Cruise Voluntourism Crystal Clear

 

Cruise ships attract poverty. Because passengers are considered affluent, rightly or wrongly, poor people in ports flock to wherever cruise people go, sometimes to sell wares, often to beg. For passengers, this can be a help-or-not-help dilemma, just as it is on the streets of major cities in North America.

Many cruise lines have come to the aid of both.

An organization called Hope Floats went to five Caribbean Islands on the Caribbean Princess to do volunteer work and now arranges such opportunities for individual cruise passengers. Royal Caribbean has taken Oasis of the Seas passengers on voluntourism shore excursions in Cozumel.

Then there's Crystal.

Last year, every trip on the Crystal Serenity and Crystal Symphony (above) included a complimentary shore excursion that gave guests and crew a chance to help a "community-in-need." There were 45 such socially-responsible excursions in 2011 and this year there are more.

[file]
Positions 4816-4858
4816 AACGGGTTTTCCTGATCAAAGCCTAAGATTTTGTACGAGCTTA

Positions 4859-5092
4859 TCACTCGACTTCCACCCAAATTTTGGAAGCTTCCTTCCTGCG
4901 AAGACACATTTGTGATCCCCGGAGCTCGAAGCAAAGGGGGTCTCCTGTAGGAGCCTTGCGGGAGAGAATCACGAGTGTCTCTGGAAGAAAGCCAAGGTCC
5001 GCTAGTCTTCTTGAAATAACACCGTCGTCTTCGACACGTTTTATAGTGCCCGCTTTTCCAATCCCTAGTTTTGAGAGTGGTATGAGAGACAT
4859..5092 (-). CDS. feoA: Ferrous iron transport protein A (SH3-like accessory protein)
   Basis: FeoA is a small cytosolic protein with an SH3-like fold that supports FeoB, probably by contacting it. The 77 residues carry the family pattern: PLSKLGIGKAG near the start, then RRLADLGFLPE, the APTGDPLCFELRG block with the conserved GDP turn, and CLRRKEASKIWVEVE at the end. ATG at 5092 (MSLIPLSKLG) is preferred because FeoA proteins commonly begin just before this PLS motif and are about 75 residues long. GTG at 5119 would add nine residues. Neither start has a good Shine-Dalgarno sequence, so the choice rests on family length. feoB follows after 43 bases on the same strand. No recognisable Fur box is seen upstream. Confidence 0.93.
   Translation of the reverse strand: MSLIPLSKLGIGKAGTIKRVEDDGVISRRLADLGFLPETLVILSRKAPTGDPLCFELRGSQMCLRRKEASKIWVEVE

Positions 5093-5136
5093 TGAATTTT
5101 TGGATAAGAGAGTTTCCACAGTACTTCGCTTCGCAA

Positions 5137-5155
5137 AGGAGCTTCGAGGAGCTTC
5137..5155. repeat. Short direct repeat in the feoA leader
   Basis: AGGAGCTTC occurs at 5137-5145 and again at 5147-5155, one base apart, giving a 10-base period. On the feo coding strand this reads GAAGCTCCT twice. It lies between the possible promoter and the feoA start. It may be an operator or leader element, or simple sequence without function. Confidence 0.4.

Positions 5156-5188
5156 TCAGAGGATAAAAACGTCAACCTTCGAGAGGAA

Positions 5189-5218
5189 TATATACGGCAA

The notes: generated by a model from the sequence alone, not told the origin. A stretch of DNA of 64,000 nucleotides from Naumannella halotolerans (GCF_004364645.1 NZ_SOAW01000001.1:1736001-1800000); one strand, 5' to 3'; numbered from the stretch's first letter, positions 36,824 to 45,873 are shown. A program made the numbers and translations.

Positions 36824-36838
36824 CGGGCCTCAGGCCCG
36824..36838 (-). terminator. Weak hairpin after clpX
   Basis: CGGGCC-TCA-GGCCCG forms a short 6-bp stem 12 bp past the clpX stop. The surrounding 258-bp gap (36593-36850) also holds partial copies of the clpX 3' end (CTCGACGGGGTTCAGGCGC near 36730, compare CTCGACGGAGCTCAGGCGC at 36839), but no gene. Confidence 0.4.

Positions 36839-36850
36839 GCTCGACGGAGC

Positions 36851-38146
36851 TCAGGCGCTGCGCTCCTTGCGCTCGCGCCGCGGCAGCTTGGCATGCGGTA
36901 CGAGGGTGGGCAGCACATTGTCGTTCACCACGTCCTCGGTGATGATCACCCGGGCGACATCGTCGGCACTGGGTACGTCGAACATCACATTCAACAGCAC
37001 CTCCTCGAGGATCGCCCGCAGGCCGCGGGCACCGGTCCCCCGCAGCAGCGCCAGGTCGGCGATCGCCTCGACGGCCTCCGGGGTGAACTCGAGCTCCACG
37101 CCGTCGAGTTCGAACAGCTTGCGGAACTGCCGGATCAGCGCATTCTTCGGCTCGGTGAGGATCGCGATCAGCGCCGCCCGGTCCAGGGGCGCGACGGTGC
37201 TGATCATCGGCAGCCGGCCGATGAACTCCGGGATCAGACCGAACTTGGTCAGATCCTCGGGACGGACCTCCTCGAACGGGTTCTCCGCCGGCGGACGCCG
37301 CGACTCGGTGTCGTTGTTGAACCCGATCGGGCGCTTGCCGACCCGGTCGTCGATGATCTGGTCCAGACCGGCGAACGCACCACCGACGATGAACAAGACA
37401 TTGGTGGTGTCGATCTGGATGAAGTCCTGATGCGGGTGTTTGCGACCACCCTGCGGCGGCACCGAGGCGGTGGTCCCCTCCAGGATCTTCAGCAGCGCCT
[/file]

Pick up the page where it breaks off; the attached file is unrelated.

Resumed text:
In January, Crystal added ports in Colombia, Curacao, Spain, Italy, Greece, Estonia, Germany, Croatia, Hawaii and Boston. Now there are more communities in Europe — a social services center in Odessa, a 400-year-old charity brotherhood in southern Italy, supporting disabled persons in Valencia, and protecting endangered marine life in Barcelona.

"The feedback from this program has been incredible, with stories of tears, hugs, pen pals, and generosity above and beyond anything we could have hoped for," says Thomas Mazloum, Crystal's senior vice-president operations. "We are thrilled to continue to 'pay it forward.'"

Everybody wins. Cruise lines, employees and passengers all feel better about themselves, and people who need help get it.


Coral Princess
3 nights
September 17, 2012
Vancouver, Los Angeles
Inside: $199
Cost per day: $66
www.princess.com

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